Grieved by the bad conduct of his eldest son, and at the urging of his wife Sarah, Abraham sent the boy and his mother Hagar away. We do not know that he would have done so if God had not told him that He would take care of them, and also make this son the forefather of numerous tribes of people.
It was early in the morning when Ishmael and his mother were sent away from the tent of Abraham. A leathern bottle of water and some bread were given to them. They must have felt very sorry when they left such a good home as they had long enjoyed. The grief of Ishmael must have been the greater, as he knew it was his bad conduct which had led to their being sent away.
Genesis 21:9 And Sarah saw the son of Hagar the Egyptian, which she had born unto Abraham, mocking.
Mocking comes from tsachaq (H6711), to laugh outright (in merriment or scorn).
13 And when Isaac was five years old he was sitting with Ishmael at the door of the tent.
14 And Ishmael came to Isaac and seated himself opposite to him, and he took the bow and drew it and put the arrow in it, and intended to slay Isaac.
15 And Sarah saw the act which Ishmael desired to do to her son Isaac, and it grieved her exceedingly on account of her son, and she sent for Abraham, and said to him, Cast out this bondwoman and her son, for her son shall not be heir with my son, for thus did he seek to do unto him this day.
21:10 Wherefore she said unto Abraham, Cast out this bondwoman and her son: for the son of this bondwoman shall not be heir with my son, even with Isaac.
Yahweh blessed Abraham with many children. And those children were blessed. But, Yahweh had a special plan for Isaac. Isaac's children were chosen by Yahweh to carry on The Word.
The outcast mother and her boy went toward the desert. As she was a native of Egypt she may have thought she could reach that country, and live among her own people. She had not traveled many miles before she came to a wild part of the country. What could she now do? She had lost her way, and went up and down the desert, and could find no one to guide her. In that part of the world there were no roads or paths, and the way was rough and painful, and the heat great.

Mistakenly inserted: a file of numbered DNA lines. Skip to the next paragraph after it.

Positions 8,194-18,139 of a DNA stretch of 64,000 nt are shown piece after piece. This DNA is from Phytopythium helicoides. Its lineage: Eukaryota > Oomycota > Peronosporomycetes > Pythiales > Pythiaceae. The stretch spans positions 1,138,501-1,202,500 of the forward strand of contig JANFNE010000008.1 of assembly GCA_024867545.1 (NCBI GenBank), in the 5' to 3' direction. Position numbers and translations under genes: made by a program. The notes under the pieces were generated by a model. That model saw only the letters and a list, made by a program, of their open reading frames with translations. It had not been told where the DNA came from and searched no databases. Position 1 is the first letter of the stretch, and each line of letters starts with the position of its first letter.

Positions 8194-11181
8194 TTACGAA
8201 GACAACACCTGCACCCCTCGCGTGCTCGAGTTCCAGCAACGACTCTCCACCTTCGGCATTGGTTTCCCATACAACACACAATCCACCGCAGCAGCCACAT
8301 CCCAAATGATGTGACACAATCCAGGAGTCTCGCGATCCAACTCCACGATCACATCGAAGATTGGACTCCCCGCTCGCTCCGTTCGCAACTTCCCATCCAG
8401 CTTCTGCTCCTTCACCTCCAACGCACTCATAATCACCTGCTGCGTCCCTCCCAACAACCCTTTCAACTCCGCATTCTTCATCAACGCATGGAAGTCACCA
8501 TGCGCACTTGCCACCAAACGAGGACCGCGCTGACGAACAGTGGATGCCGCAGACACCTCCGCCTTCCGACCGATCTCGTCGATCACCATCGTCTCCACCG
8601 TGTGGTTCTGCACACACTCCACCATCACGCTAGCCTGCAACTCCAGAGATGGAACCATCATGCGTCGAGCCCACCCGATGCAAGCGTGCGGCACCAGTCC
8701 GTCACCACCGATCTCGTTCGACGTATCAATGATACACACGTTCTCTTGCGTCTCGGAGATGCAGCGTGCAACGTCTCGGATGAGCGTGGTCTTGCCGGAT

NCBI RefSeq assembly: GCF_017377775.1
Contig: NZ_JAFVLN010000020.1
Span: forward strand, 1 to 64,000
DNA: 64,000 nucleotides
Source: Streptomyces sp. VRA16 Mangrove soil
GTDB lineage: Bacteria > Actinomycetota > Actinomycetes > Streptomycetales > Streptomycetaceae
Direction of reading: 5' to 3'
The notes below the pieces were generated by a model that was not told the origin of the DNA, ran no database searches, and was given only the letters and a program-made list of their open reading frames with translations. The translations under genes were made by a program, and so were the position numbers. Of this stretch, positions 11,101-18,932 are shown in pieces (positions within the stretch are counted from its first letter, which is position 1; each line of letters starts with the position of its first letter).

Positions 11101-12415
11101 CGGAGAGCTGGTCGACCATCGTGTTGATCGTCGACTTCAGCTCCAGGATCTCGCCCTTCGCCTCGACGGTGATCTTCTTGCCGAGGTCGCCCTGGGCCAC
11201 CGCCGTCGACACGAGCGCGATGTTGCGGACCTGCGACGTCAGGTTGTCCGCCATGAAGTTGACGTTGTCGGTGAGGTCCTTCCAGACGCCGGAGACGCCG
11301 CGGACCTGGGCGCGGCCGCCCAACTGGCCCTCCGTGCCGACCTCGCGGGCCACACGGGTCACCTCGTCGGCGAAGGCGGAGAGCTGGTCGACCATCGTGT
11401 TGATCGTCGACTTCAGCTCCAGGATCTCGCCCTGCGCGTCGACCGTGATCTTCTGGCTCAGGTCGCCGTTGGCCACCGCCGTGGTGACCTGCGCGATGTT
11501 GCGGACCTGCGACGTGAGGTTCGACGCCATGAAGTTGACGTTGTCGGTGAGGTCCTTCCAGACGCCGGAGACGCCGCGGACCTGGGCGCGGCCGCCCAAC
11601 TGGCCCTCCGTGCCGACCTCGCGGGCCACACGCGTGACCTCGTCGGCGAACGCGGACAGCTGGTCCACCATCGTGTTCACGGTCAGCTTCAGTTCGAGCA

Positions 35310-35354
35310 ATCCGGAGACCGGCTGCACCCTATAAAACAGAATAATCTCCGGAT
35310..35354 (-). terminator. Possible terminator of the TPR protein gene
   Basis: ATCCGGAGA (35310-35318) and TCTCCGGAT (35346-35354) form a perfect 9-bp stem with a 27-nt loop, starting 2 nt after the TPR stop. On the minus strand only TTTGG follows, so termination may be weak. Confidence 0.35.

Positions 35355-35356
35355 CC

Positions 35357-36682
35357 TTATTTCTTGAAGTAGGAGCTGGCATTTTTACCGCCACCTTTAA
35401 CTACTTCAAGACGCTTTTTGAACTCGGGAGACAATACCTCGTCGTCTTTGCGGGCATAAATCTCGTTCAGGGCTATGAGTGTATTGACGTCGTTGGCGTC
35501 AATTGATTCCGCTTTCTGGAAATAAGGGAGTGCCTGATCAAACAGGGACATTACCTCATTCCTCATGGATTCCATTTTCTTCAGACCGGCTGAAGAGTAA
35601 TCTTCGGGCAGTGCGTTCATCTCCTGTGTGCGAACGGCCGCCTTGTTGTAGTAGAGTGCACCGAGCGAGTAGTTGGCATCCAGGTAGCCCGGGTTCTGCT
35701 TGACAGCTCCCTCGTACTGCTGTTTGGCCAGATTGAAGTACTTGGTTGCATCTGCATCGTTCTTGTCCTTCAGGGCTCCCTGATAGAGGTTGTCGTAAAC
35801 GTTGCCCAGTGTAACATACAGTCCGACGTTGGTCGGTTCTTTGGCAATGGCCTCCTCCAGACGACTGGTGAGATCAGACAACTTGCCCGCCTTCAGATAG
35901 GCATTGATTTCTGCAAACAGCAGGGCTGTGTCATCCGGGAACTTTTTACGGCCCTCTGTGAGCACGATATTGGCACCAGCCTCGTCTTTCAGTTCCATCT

At last they had drunk all the water from the bottle, and they could see no well or river from which they could again fill it. Ishmael was now weary with walking, and faint from thirst and the heat of the sun. He could not go on any farther. In her distress, she cried, "Let me not see the death of the child." So she laid him under a shrub, and "sat down over against him, a good way off." She could not help him, but would not leave him to perish alone. Ishmael must now have known how foolish and wicked his conduct had been. He knew that he had brought himself and his mother into all this affliction, and he must have wished that they were once again in Abraham's tent. Sin will always bring us into trouble.
As the lad lay weeping and moaning, a voice was heard by Hagar. Where could it have come from? Could she be mistaken in the sound? No; in the stillness of the solitude a divine messenger spoke to Hagar. He had been sent by Yahweh to comfort her in her distress.
"Fear not," said he; "for Yahweh hath heard the voice of the lad where he is."
And "Yahweh opened her eyes," so that she saw a well not far off from where she sat. With new strength she rose from the ground, and with joy took her bottle to the well. When they were revived, they again filled their bottle for their journey, and went on their way. From that time "Yahweh was with the lad; and he grew, and dwelt in the wilderness, and became an archer."
Ishmael went on to have twelve sons who became Arabian princes. Sadly, over time, the children of Ishmael strayed from The Way of Yahweh and they started worshiping other gods and mixing with the other races. Today the Middle East is inhabited by the descendants of Ishmael. They were once a white people but now are dark brown. They are now called Arabs or Muslims.